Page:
Britain is investigating exorbitant retail prices amid cries of rip-off Intel recently called British chain's markups on computers 'ridiculous'

November 29, 1998|By CHICAGO TRIBUNE

LONDON -- Visitors to Britain are often shocked by its high prices, but only recently have the British become aware that they might be the victims of a huge retail rip-off.

Not only are prices here, for everything from computers to hotel rooms to restaurant meals, much higher than those in the United States, surveys by the British media have found that they are steep even by continental European standards.

British retailers point to several justifications for high prices: the high cost of shop space in a crowded country, high labor costs resulting from generous welfare state benefits and high tax rates.

Those may be valid in making comparisons with the United States, but many of the costs are as high as or higher than those on the continent.

Investigations launched

Until recently, the British public seemed to accept high prices with remarkable passivity. But publicity in newspapers and television, comparing British prices with those abroad, has prompted the government's Office of Fair Trading, which is supposed to safeguard consumer interests, to investigate some retailers.

The issue was highlighted recently when Intel, the world's biggest semiconductor maker, accused a leading British retailer, Dixon's, of charging "ridiculous margins" for personal computers and deterring many people from buying them.

Analysts say Dixon's, through its stores and those of three affiliates -- PC World, the Link and Currys -- controls more than 50 percent of the market for personal computers in Britain.

Dixon's has denied the Intel charges. But Context, a market research group, said average personal computer prices in Britain are about a third higher than those in the United States and Germany. The average price paid in Britain is $2,400, compared with $2,058 in France and $1,745 in Germany.

Trade and Industry Secretary Peter Mandelson wrote to Sir Stanley Kalms, Dixon's chairman, to say he would be "extremely concerned" if high prices thwarted government plans to have Britain become a high-technology economy.

Mandelson also asked the Office of Fair Trading to look into the matter. Newspapers have accused some U.S. clothing companies of setting British prices as much as 40 percent higher than those charged in the United States for the same products.

The Sunday Times noted these comparisons: a Tommy Hilfiger jacket, $145 in the United States, $240 here; a Ralph Lauren Polo Sport sweat shirt, $80 in the United States, $147 here; Nike Air Zoom running shoes, $107 in the United States, $170 here; and a Sharp Viewcam, $607 in the United States, $1,038 here.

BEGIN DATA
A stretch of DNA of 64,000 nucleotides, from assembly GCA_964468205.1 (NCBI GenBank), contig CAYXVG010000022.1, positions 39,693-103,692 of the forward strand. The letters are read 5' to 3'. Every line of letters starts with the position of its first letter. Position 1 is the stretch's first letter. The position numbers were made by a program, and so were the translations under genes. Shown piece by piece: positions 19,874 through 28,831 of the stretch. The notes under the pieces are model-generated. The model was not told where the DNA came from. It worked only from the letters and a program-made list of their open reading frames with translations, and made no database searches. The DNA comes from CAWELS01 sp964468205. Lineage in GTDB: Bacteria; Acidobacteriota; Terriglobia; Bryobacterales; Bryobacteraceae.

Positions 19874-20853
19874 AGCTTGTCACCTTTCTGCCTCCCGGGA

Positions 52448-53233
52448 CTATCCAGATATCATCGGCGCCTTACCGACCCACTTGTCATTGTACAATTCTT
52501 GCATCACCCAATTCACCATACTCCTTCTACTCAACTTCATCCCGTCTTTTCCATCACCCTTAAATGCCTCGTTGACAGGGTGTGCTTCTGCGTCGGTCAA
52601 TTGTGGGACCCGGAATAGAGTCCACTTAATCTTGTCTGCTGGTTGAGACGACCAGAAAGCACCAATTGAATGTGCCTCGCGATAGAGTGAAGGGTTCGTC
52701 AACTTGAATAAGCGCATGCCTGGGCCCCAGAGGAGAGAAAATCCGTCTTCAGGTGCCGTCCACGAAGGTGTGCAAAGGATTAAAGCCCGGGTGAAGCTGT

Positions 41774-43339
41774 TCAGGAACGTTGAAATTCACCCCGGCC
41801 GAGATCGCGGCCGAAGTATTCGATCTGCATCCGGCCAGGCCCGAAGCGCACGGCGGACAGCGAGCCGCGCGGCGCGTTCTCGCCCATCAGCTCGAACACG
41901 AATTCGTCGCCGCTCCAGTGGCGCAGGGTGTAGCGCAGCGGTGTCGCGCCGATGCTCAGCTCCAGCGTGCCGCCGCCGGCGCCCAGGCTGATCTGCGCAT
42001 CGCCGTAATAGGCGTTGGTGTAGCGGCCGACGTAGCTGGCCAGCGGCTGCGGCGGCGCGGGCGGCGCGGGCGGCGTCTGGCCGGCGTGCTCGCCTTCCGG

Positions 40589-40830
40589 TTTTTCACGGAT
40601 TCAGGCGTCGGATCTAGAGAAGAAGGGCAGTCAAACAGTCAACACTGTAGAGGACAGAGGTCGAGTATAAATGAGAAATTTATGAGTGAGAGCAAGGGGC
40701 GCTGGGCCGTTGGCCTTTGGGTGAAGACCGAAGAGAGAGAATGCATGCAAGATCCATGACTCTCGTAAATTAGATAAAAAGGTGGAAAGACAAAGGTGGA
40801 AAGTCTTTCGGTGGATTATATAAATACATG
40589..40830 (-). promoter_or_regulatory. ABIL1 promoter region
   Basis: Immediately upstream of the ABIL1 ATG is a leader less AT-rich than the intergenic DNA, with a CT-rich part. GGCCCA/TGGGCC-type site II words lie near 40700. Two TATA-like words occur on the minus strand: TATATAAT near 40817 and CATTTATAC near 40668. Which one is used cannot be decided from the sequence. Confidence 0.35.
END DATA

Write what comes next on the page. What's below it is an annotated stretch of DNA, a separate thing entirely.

Cheaper to fly to New York

The newspaper calculated that a Briton could take a cheap flight to New York, buy those four items and still save $196. Many Britons do fly to the United States to do their Christmas shopping because of the savings.

Another article quoted a price of $107 for Timberland boots at a U.S. factory outlet and $224 here; $38 for Levi's 501 jeans in the United States and $83 here; and $32 for Gap chinos in the United States, $59 here.

But it said some items, such as books and a Remington shaver, were cheaper in Britain than in the United States.

Reporters from the Sunday Times set up a bogus discount company, America Inc., to determine whether U.S. companies would sell to them. Representatives from Polo Ralph Lauren, Tommy Hilfiger, Ray-Ban, O'Neill and Rockport all refused to do so, the newspaper reported.

High grocery prices in Britain, charged by the four supermarket chains that dominate the market, also have been closely scrutinized.

The BBC's "Panorama" program said fruits and vegetables in particular are cheaper at small grocery shops than in chain stores. It purchased a bag of fruit at a small store for $2.28 and found that the chains all charged much higher prices, one of them nearly twice as much.

Its reporters paid $16.80 for pork cuts at a family-run shop and as much as $21.57 at a supermarket.

Wider supermarket profits

The Sunday Times has reported that British supermarkets have a 7 percent profit margin, much wider than the 1 percent in France and 0.5 percent in the United States.

The Sunday Times investigations also have suggested that British consumers are being gouged on the prices of cars, furniture, mobile phones, stereos and TVs.

After accusing the electronics industry of covert price-fixing, the Department of Trade and Industry banned manufacturers of electrical goods from attaching recommended prices to their products and from refusing to supply discount retailers.

Pub Date: 11/29/98

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